There would not be enough plant life to go around. Another factor could be a globally low sea-level. If the earth had this conditions, it could leave little space for certain organism that live in depths lesser than 1000m as stated from Ellen Thomas. Another cause could be climate changes from cold to hot, or vice versa. Certain species can only survive in certain climates and would die in any other environment. An example of this would be how a penguin can only survive in cold climates. If they were to be put in a jungle, for example, they would not survive the heat.
Their fur is built to keep them warm from the cold weather and they would overheat from the jungles temperature. Another great example of this would be a frog. If you have a frog in the desert, if wouldn’t last even a day. The harsh environment of the desert is too much for it. Frogs have to stay moist constantly, and the hot sun would dry their skin at a rapid pace. Natural disasters can contribute as well, which can include volcanoes, tsunamis, and etc. The Permian mass extinction occurred at a time of an enormous volcanic eruption in what is now Siberia. This was the most extreme volcanic activity in the past half-billion years.
When a volcano erupts, it emits large amounts of sulfur dioxide. When this gas reacts with oxygen and water, it forms acid rain. Also, gases from the volcano may poison organism in the local area. Lack of oxygen can also cause organism to die, which is called anoxia. In anoxia oceans animals and algae can’t survive. These oceans even can produce gases that can escape and harm land-dwelling animals (Thomas). An example of this would be certain zones in the Black Sea In extraterrestrial causes, there are only a few factors that make it up. One of them would be an impact from a large asteroid.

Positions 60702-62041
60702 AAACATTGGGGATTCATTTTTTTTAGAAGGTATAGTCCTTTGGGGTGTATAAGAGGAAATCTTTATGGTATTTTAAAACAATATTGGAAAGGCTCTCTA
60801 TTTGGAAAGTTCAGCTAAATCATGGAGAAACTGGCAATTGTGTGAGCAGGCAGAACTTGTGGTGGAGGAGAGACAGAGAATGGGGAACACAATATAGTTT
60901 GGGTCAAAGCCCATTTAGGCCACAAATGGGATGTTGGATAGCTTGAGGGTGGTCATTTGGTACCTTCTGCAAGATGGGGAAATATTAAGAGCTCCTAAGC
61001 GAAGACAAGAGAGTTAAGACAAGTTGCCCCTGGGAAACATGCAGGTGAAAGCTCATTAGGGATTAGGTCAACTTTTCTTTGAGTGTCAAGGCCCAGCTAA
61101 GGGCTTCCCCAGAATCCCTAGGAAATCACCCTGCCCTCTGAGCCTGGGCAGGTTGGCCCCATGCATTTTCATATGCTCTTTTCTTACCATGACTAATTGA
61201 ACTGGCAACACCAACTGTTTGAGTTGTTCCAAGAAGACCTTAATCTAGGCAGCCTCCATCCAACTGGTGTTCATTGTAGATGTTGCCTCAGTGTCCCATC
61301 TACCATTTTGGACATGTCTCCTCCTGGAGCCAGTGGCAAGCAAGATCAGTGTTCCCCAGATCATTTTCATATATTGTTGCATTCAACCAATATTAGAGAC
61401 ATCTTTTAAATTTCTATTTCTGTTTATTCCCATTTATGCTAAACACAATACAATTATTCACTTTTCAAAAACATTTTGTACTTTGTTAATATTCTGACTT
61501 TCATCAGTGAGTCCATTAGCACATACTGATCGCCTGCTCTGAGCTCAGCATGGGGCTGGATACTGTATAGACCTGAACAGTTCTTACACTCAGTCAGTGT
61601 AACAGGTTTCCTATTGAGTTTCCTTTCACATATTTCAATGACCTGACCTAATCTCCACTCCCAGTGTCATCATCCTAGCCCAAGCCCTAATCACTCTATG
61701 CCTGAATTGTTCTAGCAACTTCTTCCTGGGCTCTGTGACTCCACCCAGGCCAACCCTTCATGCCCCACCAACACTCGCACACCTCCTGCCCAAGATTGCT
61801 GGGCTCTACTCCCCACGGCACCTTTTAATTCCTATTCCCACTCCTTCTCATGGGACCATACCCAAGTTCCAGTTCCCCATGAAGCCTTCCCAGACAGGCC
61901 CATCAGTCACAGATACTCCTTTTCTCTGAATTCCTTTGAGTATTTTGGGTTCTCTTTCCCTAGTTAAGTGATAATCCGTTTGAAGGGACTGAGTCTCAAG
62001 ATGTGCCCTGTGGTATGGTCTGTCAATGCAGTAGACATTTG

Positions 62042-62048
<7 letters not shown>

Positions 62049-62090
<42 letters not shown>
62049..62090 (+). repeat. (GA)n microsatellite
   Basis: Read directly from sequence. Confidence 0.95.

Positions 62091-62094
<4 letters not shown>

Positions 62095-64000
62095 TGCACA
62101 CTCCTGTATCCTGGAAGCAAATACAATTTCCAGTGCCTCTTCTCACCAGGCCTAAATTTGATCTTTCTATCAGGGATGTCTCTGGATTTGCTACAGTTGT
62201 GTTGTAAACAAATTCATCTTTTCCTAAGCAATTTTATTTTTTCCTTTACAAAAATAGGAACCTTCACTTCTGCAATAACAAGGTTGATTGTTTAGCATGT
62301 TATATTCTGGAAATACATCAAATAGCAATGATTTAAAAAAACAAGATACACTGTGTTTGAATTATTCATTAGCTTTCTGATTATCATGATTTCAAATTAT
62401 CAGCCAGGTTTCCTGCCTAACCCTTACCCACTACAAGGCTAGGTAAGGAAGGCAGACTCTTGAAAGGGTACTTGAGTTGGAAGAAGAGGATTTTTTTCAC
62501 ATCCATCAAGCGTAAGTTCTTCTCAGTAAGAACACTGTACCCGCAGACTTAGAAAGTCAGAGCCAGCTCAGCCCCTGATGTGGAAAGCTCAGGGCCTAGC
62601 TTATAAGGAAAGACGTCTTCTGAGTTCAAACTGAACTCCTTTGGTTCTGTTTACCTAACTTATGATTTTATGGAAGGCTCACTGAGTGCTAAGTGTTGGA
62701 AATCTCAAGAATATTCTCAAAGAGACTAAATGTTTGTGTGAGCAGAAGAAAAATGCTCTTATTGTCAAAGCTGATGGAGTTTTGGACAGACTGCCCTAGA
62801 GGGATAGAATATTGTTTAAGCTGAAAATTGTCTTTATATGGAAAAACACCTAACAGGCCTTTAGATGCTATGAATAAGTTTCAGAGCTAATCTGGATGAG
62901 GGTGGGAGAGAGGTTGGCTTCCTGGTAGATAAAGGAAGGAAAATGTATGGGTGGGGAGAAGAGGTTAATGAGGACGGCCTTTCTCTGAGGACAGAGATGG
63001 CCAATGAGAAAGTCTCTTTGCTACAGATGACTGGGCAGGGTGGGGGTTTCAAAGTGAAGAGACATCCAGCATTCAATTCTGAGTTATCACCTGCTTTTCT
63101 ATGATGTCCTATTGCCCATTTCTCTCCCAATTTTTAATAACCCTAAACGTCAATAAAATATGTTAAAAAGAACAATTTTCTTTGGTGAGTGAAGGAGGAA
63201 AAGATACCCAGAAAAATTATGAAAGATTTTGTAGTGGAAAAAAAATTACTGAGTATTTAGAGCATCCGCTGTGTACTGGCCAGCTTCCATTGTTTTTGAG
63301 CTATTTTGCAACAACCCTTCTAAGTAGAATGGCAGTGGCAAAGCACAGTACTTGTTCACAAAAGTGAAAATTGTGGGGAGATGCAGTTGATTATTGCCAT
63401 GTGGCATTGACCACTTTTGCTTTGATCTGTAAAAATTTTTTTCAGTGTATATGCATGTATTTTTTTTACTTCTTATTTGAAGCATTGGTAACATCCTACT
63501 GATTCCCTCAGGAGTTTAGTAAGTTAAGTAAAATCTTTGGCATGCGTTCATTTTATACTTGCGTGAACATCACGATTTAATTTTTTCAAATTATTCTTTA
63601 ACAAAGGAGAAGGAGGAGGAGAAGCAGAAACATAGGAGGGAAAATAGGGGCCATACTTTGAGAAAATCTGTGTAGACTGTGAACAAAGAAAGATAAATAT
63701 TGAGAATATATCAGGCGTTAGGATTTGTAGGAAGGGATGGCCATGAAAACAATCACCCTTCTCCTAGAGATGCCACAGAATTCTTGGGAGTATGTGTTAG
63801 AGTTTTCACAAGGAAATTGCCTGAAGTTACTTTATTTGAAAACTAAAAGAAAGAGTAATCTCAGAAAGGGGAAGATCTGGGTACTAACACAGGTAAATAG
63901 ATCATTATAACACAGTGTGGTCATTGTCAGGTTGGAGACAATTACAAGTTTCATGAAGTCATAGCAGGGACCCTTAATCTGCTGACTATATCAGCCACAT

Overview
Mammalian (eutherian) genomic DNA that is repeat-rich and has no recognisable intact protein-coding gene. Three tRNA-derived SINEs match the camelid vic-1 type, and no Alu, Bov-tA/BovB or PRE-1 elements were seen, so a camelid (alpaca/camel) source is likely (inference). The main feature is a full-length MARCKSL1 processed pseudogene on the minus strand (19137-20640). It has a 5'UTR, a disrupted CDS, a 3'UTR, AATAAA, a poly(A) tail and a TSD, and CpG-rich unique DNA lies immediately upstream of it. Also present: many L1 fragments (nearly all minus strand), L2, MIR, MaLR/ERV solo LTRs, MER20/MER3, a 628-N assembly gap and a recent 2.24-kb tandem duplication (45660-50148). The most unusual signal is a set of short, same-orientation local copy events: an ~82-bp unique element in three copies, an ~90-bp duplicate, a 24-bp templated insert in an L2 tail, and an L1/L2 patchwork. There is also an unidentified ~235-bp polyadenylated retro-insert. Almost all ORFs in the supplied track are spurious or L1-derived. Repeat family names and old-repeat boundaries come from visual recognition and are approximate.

They believe that a large asteroid was the cause of Cretaceous’ mass extinction. A large crater was found in the Caribbean Sea near the Yucatan Peninsula of Mexico, which is about 65 million years old. (Campell) A large impact from an asteroid like this would cause global darkness from the amounts of dust sent into the air. This dust would stop photosynthesis for plants which in all would affect every source of live in the area (Thomas). This darkness would also cause the area to cool which could also kill off organisms. Another would be an impact from a comet, such as the comet that exploded above southeastern Siberia in 1908 (Thomas).